Now you need to get all of those juicy passwords saved into 1Password, so you can start securely using them while browsing the web.
Import from a previous application
If you were previously using a different password manager, like Dashlane, or using Chrome to manage your passwords, switching to 1Password and migrating your data is easy! We made a guide that details how to switch from LastPass to 1Password that will work for switching from just about any password manager.
You should immediately change your old passwords.
Changing your passwords
If you were previously using the same password for multiple sites or using easy-to-guess passwords, then you should immediately change those passwords.
- With 1Password active in your browser or desktop, visit the various sites for which you already use a password.
- Follow the instructions on the site to change your password.
- Use 1Password to generate a random, secure password to use on the site.
- Save the password in your desired 1Password vault when prompted.
Now, you should see the password in your selected vault.
1Password can autofill your stored passwords across your devices and in your browser. When the login screen appears that can be filled:
- You should see the little 1Password icon appear in the username and password field.
- You'll need to activate 1Password for it to fill in your information. This is for your protection. It prevents bots from using autofill features to get access to your accounts.
- 1Password will offer it's suggested autofill username and password.
- Click it to autofill.
If you have multiple accounts, like more than one Google account, then 1Password will offer up multiple options from which you can choose.
The last basic 1Password skill that you should have if you're using a family or team account is sharing passwords and login information.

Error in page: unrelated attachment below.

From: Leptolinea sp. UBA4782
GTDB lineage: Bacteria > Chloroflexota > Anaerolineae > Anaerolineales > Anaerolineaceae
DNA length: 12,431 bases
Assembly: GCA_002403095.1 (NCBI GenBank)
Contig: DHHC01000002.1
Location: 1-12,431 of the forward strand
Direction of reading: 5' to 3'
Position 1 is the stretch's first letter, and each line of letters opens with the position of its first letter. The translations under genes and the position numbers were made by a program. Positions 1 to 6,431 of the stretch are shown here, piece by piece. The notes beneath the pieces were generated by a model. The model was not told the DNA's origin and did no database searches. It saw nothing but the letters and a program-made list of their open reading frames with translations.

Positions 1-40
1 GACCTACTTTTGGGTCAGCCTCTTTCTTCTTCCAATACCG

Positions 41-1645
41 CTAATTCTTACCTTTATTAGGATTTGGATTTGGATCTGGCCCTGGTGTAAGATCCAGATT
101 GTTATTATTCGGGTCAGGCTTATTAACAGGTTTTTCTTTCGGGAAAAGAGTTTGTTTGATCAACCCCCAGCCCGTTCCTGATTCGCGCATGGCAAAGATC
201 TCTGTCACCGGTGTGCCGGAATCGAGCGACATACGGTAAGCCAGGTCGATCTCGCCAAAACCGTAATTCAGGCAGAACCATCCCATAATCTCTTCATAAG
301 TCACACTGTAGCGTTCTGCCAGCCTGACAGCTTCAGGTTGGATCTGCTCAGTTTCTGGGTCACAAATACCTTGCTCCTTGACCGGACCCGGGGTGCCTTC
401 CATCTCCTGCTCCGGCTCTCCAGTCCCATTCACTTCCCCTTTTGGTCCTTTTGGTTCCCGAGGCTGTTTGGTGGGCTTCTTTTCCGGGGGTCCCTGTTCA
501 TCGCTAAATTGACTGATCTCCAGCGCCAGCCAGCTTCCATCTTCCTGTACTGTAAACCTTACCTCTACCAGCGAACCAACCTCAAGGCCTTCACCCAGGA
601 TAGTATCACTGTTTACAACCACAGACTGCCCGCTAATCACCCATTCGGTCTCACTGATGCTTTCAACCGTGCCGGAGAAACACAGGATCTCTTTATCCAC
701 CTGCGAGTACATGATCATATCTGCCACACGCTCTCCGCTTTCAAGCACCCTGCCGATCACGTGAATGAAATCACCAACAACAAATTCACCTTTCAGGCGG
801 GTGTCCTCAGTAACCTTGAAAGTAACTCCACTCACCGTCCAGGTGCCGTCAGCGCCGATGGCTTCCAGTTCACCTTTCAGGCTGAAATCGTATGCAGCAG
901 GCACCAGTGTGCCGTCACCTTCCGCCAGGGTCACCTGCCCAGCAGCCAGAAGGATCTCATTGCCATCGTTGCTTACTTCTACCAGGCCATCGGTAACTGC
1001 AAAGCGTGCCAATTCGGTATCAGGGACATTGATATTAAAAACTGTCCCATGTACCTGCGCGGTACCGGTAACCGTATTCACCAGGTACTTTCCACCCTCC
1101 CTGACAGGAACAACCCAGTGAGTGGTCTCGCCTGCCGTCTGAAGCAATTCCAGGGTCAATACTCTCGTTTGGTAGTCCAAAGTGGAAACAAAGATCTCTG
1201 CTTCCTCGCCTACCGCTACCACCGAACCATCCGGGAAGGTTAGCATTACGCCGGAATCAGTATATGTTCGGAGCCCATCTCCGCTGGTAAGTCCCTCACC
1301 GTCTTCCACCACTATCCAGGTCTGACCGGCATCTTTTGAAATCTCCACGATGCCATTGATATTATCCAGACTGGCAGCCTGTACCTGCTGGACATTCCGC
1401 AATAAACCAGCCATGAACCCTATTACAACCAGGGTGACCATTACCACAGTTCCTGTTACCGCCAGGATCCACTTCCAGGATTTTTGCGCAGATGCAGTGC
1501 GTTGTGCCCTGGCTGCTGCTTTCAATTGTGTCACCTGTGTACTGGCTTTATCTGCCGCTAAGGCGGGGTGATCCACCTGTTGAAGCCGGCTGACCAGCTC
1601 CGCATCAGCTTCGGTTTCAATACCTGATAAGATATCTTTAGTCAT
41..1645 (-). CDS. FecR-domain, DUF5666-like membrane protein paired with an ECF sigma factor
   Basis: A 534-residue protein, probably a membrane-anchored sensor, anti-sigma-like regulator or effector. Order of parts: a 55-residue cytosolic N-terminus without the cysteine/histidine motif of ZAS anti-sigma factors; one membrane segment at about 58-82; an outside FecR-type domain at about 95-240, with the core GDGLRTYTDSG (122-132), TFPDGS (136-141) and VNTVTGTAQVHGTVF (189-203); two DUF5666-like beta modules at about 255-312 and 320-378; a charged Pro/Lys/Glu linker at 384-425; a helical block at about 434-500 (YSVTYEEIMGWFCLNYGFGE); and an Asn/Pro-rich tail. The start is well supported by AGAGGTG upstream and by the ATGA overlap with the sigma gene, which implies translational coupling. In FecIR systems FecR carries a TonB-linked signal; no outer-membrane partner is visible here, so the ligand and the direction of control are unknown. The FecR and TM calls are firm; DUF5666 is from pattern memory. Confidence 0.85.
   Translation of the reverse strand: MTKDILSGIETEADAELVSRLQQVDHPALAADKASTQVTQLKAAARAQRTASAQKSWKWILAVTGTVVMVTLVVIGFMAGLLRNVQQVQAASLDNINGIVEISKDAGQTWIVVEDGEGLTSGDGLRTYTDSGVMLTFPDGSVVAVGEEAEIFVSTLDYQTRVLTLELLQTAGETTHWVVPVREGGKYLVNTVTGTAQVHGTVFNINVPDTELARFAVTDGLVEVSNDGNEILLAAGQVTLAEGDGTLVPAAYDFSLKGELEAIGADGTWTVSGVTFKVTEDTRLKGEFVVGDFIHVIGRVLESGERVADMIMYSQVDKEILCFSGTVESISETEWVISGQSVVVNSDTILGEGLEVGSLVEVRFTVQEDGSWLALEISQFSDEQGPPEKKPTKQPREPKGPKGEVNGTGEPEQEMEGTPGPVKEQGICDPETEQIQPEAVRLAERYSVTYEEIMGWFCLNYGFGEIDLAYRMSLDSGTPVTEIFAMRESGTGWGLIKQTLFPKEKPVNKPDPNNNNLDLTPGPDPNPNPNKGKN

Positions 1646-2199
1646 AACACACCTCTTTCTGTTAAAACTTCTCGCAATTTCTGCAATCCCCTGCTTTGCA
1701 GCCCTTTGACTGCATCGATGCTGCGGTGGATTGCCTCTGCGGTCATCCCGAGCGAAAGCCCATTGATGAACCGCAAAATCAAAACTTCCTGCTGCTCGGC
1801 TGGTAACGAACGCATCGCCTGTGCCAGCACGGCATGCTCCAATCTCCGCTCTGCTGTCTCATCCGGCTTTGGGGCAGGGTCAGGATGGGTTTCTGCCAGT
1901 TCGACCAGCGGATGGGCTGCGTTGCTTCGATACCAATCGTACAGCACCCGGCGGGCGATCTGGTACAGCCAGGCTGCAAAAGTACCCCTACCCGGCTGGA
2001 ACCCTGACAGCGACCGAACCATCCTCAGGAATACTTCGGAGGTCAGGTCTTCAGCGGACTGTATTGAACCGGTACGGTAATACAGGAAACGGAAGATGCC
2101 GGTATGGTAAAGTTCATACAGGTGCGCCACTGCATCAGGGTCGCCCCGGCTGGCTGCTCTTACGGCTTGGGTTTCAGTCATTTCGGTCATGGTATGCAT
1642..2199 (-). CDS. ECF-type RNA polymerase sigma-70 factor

You need to create a shared vault into which you'll store the passwords that you want to share across your family or team.
When you want to share a password with 1Password, you're essentially going to add the password to Shared Vault. There are two ways to share a password with 1Password:
- When you initially save the password in 1Password, you can select which vault to save it in. Choose a Shared Vault to share it with everyone who has access to that vault.
- If it's a password you've already saved to a Personal Vault, then you'll simply move it to your Shared Vault.
You can easily move things back and forth between vaults and even create numerous vaults for different sharing preferences. This becomes particularly useful when sharing in a Family Plan.
As I said in the introduction—this guide is intended to be an introduction to the basics of using 1Password. There are so many other cool things you can do with 1Password and features that you'll want to check out.
I highly recommend you read our comprehensive review of 1Password to learn more about all of the features includes in a 1Password account.
And I'll also point you to this short introductory video from 1Password that shows you some other basics: